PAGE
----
About us

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An interdisciplinary research centre embedded within the Faculty of Life Sciences at The University of Manchester.

Research Themes

Vision: To determine the mechanisms underpinning how cell-matrix interactions control normal tissue formation and function, and how their disruption causes disease. 

For everyone

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Members of the Centre ran the Body Experience at the Manchester Museum on Saturday 26th March. 8 hours, 16 stands, 67 researchers, 15 volunteers, 2 science buskers, 540 passports, one brilliant day! Watch here https://storify.com/CeriHarrop/body-experience Read more

Our discoveries

Our core facilities

Our public engagement activities

Our research

Our publications

Latest News

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Congratulations to Martin Humhries and Rachel Lennon on receiving funding for the next 5 years! Martin has been awarded a Cancer Research UK programme grant entitled "Stromal rigidity as a driver of pancreatic cancer cell proliferation" whilst Rachel now holds a Wellcome Trust Senior Research Fellowship in Clinical Science on "Targeting force regulation to treat kidney disease" Read more

Upcoming events

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Join artists and scientists to discover, play and create together with your family this summer at the Whitworth.  Explore what makes us human and how living things respond to the world around them.  Look at the Whitworth with new eyes together with scientists and get closer than ever to our collections. Be inspired by patterns in art and nature to create your own colourful artworks to take home.  This event is drop-in and designed for all ages. 11am-3pm and will be held on Tuesday 26th July Read more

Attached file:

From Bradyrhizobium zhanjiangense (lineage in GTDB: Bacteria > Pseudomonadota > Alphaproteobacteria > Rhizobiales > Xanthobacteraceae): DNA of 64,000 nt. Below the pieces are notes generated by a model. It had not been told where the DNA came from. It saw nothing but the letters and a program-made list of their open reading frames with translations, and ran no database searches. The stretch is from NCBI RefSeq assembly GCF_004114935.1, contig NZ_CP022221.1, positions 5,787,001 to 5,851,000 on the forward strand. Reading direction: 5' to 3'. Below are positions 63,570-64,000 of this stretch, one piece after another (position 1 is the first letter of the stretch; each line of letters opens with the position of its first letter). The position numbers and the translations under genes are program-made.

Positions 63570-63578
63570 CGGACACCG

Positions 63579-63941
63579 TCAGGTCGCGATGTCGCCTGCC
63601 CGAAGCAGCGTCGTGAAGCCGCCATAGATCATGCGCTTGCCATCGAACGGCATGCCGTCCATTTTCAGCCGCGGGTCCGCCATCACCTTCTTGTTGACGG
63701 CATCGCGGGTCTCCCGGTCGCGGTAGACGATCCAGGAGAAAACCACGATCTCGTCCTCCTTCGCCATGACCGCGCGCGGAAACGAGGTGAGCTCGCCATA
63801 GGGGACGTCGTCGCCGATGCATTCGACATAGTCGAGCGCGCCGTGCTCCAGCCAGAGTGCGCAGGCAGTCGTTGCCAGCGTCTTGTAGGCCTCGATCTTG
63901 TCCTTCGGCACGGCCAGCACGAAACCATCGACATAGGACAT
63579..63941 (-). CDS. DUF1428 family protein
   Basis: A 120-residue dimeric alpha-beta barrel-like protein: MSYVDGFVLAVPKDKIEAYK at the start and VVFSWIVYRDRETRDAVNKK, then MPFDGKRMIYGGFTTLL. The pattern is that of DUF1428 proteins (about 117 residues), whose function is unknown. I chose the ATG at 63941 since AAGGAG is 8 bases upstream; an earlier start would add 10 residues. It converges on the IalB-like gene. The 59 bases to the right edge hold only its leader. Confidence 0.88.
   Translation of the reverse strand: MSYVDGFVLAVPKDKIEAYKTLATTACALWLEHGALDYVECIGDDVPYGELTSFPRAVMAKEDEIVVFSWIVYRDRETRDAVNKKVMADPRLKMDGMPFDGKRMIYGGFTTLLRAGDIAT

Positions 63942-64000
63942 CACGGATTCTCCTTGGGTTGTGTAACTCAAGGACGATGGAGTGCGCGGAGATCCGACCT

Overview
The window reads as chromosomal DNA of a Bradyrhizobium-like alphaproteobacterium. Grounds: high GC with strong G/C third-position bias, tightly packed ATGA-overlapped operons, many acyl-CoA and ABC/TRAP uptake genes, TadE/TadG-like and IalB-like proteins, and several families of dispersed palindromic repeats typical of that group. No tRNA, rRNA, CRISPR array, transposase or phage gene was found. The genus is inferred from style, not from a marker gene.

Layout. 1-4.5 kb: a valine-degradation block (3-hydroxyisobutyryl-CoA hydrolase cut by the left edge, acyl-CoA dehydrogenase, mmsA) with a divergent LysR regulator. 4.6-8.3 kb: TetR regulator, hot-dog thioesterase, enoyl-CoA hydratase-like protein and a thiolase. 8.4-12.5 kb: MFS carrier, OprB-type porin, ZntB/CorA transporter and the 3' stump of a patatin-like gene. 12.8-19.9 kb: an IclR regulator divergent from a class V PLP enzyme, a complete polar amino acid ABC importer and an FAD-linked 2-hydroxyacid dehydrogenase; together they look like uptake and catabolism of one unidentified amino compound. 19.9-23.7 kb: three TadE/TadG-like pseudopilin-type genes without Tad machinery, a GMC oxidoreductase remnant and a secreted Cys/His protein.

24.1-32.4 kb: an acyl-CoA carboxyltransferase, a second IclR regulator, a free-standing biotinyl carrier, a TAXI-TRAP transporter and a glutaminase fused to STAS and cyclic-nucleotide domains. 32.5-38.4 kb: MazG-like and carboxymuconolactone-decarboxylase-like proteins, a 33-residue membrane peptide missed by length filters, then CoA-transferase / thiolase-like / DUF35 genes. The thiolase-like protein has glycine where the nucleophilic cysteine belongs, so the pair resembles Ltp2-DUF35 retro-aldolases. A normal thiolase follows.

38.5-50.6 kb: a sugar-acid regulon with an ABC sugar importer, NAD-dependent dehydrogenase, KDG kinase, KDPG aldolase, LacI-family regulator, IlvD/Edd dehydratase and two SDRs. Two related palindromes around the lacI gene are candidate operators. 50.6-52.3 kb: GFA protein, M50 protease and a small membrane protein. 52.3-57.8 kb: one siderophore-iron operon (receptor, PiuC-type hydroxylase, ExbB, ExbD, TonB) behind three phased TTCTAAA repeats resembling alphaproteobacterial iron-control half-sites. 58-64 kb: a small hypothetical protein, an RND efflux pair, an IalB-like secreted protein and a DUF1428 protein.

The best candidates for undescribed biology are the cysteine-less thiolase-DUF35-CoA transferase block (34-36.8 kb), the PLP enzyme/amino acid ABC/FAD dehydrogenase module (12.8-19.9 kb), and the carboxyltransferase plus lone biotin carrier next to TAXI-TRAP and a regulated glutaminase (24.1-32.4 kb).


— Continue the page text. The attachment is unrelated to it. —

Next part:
Latest Discoveries

 
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The nuclear envelope (NE) forms a physical barrier that separates the nucleus from the cytosol, and preserves chromatin integrity. The NE, which is composed of lamins and nuclear pore complexes, regulates nucleocytoplasmic traffic and controls genomic functions. Defects in the NE are associated with cancer, premature ageing, and laminopathies (which are rare genetic disorders caused by mutations in genes encoding NE proteins). Read more

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The body of an animal is a highly organised structure of tissues and organs that contain cells with specialised roles. To achieve this level of organisation, it is important that embryos can establish a front-to-back axis which involves bone morphogenetic proteins (BMPs). BMPs bind to other proteins to provide instructions to cells, but there are inhibitory molecules that can trap BMPs. These inhibitors, and enzymes that break down the inhibitors (i.e. Tolloids), create a gradient of BMP Read more